Both bonds and stocks offer various advantages and drawbacks. This year, those drawbacks include falling prices for bonds in the face of higher interest rates and the threat of sharp pullbacks from record-high stock prices. So what’s an investor to do? One alternative, called a convertible bond, combines some attractive features of bonds and stocks while offering extra protection.
What they are: Convertibles start out as corporate bonds, providing investors with annual payments at a fixed annual interest rate, called a coupon, and typically maturing in five to 10 years. They also give bondholders the right to exchange the bonds for shares of stock in the company that issued the bonds at any point before they mature. If the investor chooses to “convert” the bonds to stock, they are swapped at a fixed ratio specified when the bonds are issued—for instance, 20 shares of stock for each bond.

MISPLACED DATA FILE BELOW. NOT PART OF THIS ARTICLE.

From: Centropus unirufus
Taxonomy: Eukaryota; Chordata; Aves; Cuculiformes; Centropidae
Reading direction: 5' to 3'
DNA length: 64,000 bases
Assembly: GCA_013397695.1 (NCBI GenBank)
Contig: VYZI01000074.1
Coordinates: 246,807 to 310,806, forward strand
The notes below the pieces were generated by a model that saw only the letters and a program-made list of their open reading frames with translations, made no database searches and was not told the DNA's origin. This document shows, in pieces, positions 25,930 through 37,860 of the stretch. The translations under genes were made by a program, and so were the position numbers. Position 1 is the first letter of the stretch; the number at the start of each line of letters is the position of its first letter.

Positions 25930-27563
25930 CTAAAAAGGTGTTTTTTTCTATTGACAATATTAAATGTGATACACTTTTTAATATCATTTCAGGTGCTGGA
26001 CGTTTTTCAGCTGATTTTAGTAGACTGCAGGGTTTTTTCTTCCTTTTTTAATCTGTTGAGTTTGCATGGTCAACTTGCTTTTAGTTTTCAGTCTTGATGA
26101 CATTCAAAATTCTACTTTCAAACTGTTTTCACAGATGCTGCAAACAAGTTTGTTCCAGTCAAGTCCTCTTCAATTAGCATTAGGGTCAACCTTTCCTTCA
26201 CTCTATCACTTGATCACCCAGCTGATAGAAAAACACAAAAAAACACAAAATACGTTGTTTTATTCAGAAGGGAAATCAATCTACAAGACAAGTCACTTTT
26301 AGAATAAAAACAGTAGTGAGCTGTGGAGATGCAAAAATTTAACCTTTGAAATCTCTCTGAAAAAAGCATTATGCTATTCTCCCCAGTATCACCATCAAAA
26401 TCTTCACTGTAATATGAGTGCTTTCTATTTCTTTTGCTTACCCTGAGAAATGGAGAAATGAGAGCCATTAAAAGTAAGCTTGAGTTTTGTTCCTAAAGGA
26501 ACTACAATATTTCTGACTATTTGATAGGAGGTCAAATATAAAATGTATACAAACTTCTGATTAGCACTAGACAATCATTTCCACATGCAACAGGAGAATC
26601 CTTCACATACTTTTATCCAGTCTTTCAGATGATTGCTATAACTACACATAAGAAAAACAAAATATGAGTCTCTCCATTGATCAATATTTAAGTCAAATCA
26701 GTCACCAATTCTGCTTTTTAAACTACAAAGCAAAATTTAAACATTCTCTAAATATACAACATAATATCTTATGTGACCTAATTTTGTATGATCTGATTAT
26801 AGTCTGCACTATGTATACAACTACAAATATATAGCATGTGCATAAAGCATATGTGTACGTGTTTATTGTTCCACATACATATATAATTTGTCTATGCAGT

The attraction: If the stock price rises high enough, the investor can take advantage of that increase by converting the bonds to stock, thus increasing the value of the investment. If the stock price does not rise high enough or falls, the investor can hold on to the bonds and keep collecting income.
As a result, convertible prices are not as volatile as stock prices. Convertibles tend to gain about two-thirds as much as the company stock during rallies and fall about half as much during slumps. Drawback: Interest rates that companies offer on convertibles tend to be lower than for regular bonds.
Best bond funds: Vanguard Convertible Securities (VCVSX), three-year annualized performance: 11.2%…SPDR Barclays Convertible Securities ETF (CWB), an exchange-traded fund, three-year annualized performance: 9.8%.